Do you remember your first phone? For some of you, like me, your first phone was a phone that your parents let you have in your bedroom. It was connected to your home phone, but you could talk with your friends or girlfriend in private (okay, or boyfriend). I remember my first phone well. I was a sophomore in high school, living in New Jersey, and my parents bought a phone for me. I hooked it up in my room. From it, I would call my girlfriend (we’d literally talk for hours) or one of “the guys.” When someone would call me, I’d go into my room, shut the door, and talk. We didn’t have flip phones, cell phones, or smart phones. We couldn’t text or post to Facebook or Instagram. But we did talk on the phone. About sports, about girls, about school, about any and everything.
My dad’s parents even had a “party line.” Their “number” was two longs and a short. When the phone rang two times “long” and one time “short,” they’d answer the phone. That signal meant the call was for them. Of course the other families on the party line were also on the line (most of the time), trying to breathe quietly so they could listen in on the conversation without setting off any alarms. It was a combination of gossiping and spying at the same time. An art of sorts.
While I don’t remember all the phones I’ve had over the years, my favorite was a Motorola Razor flip-phone. I still miss it. It was a great phone. Small, convenient and reliable. I haven’t used it in over 10 years. But I still have it (for some reason) in a shoe box.
After using small phones for years (by choice), I finally decided to go to a larger phone. I went from an iPhone 5 (maybe 5S) that was a hand-me-down to an iPhone 7 Plus. It was a big change. I have small hands and I can’t text one-handed with the new phone. The iPhone 7 Plus is more of a “phablet.” But I love it. I’m surprised. I thought I’d try it for a year and see what I thought. There’s no going back. I rarely use my iPad or Kindle anymore. And I really don’t mind two-hand texting. Who knows? If pressed, I might even say I like the iPhone 7 Plus better than my trusty old Motorola Razor. Maybe.
Way back, I remember the first “mobile” or “cell” phone I’d ever seen. My mom got a mobile phone (a “bag” phone) that fit in a bag about the size of a shoebox. By today’s standards, it was HUGE. But way back, it was cool. She carried it in her car so my dad could keep tabs on her whereabouts. She’d had a stroke and he wanted to know she was safe. My mom was one of the first people around with a bag phone. A true early-adopter. We’ve “come a long way baby.”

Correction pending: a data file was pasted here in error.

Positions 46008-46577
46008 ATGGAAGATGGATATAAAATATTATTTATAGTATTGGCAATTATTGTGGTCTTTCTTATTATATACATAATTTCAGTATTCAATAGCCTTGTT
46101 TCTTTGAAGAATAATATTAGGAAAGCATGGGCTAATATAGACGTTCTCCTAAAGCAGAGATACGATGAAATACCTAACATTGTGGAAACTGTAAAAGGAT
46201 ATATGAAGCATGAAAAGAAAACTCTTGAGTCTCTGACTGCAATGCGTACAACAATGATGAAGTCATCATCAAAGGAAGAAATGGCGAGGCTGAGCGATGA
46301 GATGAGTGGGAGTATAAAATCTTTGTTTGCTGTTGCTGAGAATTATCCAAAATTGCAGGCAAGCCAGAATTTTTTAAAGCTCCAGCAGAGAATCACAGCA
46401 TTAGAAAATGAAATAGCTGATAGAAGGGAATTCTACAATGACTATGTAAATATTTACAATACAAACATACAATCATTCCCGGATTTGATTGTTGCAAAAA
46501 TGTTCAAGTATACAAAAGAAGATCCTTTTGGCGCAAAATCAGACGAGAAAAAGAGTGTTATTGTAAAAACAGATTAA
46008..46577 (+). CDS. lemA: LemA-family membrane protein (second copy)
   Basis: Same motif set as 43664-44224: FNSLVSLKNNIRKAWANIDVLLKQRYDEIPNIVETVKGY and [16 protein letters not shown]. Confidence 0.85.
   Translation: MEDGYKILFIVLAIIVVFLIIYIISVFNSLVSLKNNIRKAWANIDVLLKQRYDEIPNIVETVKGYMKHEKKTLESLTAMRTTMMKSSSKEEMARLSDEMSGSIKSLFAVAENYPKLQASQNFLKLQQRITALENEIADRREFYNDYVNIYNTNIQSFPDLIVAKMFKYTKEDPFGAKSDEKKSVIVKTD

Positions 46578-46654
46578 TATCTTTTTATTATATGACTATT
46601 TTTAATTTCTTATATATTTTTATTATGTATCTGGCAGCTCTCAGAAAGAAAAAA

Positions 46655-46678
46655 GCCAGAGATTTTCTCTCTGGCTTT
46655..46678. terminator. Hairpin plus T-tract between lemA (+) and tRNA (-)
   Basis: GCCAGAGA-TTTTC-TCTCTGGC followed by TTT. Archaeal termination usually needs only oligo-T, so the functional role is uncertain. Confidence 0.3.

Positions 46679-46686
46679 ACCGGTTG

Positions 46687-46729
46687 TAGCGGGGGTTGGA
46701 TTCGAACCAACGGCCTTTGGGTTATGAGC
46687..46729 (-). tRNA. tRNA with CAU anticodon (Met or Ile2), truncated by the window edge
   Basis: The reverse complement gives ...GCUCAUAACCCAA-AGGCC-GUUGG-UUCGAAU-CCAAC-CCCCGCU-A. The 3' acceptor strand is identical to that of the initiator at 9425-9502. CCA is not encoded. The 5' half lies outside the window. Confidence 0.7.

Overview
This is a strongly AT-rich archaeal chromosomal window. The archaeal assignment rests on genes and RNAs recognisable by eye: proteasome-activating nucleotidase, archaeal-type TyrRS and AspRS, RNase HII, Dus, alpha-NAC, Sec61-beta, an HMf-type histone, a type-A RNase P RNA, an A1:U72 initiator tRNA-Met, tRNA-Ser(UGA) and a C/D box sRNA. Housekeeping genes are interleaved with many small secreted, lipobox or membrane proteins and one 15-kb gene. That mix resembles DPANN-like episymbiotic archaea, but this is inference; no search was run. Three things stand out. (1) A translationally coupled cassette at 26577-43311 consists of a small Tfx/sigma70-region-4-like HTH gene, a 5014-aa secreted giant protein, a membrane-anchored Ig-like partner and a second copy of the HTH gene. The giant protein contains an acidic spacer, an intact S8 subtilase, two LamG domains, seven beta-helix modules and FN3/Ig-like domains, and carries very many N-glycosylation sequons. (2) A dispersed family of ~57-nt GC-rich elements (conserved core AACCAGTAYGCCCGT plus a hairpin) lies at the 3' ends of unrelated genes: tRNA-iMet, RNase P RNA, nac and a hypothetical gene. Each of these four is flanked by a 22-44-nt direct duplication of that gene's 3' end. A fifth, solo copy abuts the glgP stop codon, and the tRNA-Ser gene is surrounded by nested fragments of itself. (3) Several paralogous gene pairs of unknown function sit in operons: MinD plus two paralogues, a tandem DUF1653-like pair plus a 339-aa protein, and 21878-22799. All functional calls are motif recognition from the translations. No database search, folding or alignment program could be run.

But regardless of your phone, my question is this – who would call in a time of crisis? Regardless of the hardware (or software), iPhone or Android, Apple or Samsung, who would you in a time of need? I’ve thought about this question for a few weeks. Would you call your wife or husband? Father or mother? Brother or sister? Friend? Pastor? Coach? Neighbor? Kids? Who would you call? It’s a question worth thinking about. It’s also worth thinking about who would call you?
Who you would call and who would call you tells a lot about your relationships. It tells a lot about your impact, your legacy. It tells a lot about you. Great leaders know who they’d call and they know who’d call them. They develop relationships. They invest in others. They regularly spend time with their friends, family, neighbors and colleagues. They care. They invest. They build. They develop. They share.
Great leaders know who they’d call. And who would call them in times of crisis. Do you?
Have a great week. Think about who you would call in a crisis. And who would call you? Why?
Dr. Robert Gerwig is an agent of change and is able to balance the needs of the business and the needs of people. Dr. Gerwig believes and practices the values of performance and delivery of business metrics while simultaneously developing and growing people into leaders. You can contact him at RobertGerwig[at]LeadStrategic.com.
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